The last big difference is in magazine exchanges. Rather than a magazine release button on the side of the magazine well, the AK uses a spring-loaded magazine catch at the back of the magazine. It is possible to use a loaded magazine to strip the empty magazine out, but I like to press the catch forward with my thumb and then continue forward and strip the magazine out of the weapon. I suggest this method because I believe it is more reliable than the magazine to magazine method. A third method that is also fast and reliable calls for removing the empty magazine with your support hand prior to attaining the new magazine. In this method, when you get the empty gun “click”, you bring your support hand to the magazine catch, press it and the magazine out of the weapon, retrieve the loaded magazine, insert, charge and shoot. This method is reliable, can be done on the move, and usually done without errors.

A good place to start your AK training is with a shot timer. This will give you hard numbers for what method you can do faster and also test your ability to consistently complete the task. Some useful training can be done in limited space.

These drills can be conducted at the 25-yard line:


Start with a loaded AK (one round in the chamber, and a loaded magazine), weapon held at the PRS (Protective Rings of Security) ready (muzzle depressed), fingers staged on the safety (that is on). Ideally, the thumb should still be around the pistol grip. On the shot-timer’s beep, sweep the safety down to fire and fire three rounds. Try using one finger and using two fingers on the safety lever. You want to work toward four seconds or less with no operator errors using the safety. The drill can be made more challenging with smaller targets or faster par times.


There are two main methods. During the following drills, you should try each method to see what works best for you. The goal is a method that will work as near to 100 percent of the time as possible, even while moving or in unconventional positions.

Method one: the weapon in your workspace, muzzle up, after the loaded magazine is inserted; rotate the weapon so the charging handle is up toward the sky. Bring your support hand over the top and use the cutting edge, or pinky side of your hand to pull the charging handle to the rear, letting the spring take it forward. It is good to wear gloves to avoid ripping up your hand on the safety and various edges of the AK.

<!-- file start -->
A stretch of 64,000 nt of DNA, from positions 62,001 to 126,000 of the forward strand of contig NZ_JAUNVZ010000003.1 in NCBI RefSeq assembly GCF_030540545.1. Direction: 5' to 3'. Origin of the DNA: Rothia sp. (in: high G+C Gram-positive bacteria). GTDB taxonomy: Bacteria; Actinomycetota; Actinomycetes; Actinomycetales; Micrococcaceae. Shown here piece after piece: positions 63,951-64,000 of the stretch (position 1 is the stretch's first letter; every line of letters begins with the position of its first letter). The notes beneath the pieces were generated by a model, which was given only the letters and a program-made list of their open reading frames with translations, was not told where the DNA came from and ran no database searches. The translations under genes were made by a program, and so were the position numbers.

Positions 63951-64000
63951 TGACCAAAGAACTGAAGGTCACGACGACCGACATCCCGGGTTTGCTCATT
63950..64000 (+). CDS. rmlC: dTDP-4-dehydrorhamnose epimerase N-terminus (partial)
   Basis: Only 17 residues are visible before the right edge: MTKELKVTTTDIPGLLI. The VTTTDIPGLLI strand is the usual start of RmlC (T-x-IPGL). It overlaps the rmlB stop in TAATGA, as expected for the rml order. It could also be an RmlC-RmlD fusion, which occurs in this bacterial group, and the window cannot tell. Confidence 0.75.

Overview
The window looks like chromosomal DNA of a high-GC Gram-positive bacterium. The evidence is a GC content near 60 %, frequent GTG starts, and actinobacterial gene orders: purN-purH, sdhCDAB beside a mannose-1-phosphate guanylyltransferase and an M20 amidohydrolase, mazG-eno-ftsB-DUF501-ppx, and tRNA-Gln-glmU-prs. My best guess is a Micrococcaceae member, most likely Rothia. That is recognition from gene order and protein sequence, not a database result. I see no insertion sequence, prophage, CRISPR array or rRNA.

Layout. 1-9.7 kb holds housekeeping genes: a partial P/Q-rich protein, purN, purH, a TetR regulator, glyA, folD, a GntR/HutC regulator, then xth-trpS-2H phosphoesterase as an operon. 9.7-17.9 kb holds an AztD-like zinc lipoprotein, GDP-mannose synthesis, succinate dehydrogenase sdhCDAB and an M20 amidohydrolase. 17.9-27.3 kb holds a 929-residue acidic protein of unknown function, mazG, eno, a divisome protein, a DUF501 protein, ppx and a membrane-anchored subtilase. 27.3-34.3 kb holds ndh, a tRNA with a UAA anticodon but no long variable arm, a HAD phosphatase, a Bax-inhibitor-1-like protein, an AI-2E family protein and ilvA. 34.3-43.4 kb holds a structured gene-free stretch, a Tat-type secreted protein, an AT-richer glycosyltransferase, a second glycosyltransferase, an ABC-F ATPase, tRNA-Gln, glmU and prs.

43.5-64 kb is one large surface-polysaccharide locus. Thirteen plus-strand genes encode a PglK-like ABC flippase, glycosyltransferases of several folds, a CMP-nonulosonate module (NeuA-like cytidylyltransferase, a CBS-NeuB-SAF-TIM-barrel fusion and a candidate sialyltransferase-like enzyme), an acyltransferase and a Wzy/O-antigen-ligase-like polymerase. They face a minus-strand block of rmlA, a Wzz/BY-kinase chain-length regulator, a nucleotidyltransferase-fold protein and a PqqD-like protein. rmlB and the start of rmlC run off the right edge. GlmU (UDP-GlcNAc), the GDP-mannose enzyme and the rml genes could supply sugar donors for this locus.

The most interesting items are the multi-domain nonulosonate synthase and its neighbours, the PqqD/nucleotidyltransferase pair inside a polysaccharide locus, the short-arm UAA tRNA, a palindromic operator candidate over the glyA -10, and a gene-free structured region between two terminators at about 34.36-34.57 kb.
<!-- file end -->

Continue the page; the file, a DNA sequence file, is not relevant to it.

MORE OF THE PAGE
Method two: the weapon in your workspace, muzzle up, after the loaded magazine is inserted; your support hand goes under the AK, you then sweep the charging handle with the index finger, again letting the spring take the bolt forward.


Using the magazine: With a magazine of one round, load and make ready. With the safety on, and a magazine of two rounds staged, you will shoot the weapon to empty (one round) then conduct a speed reload. The AK does not lock to the rear on an empty magazine as ARs do and it will require you to charge the weapon after you insert the new magazine. Shoot the one round. With your support hand, locate the magazine loaded with two rounds, attain a beer can type grip as with your AR magazine, bring the loaded magazine up, use it to press the magazine release and strip the empty magazine in one swift motion, and rock it into place. Charge the weapon and fire two rounds. Removing the empty magazine then loading: With a magazine of one round, load and make ready. With the safety on, and a magazine of two rounds staged, you will shoot the weapon to empty (one round) then conduct a speed reload. In this drill, as your support hand comes off the weapon, it finds the magazine catch, presses it and removes the magazine, and then acquires and reloads the new magazine, charging the weapon and shooting two rounds.

You can run the AK through standard AR drills after you have the safety and reloading mastered. One common error I see is that AR shooters who are used to bracing the fore-end of (free floated) ARs on an object will brace the AK barrel. I do not encourage the barrel touching supports when shooting as this can foul the harmonics of the barrel and be detrimental to the accuracy. Placing the magazine on the deck, when shooting prone, can improve accuracy. With modern magazines, I have not had a malfunction induced by this technique. Test your reloading of the AK by loading the magazine to go dry while in any position. Test your skills and find what works fastest and most reliably for you.

Many Americans are well trained and experienced with AR type rifles. Given that the AK family of rifles are the most common firearms on the planet, wouldn’t it make sense to have a similar level of experience with these too? Enjoy some safe and productive training.

This article originally appeared in Tactics and Preparedness, Download a PDF Version of this article.


Kent O’Donnell is a former Recon Marine and a retired police sergeant. He spent most of his career on his department’s SWAT team. Kent has done risk and security audits and training throughout West Africa, South America and Europe and provided weapons and tactics training around the world. Kent worked on a U.S. government project in Libya for six months and currently serves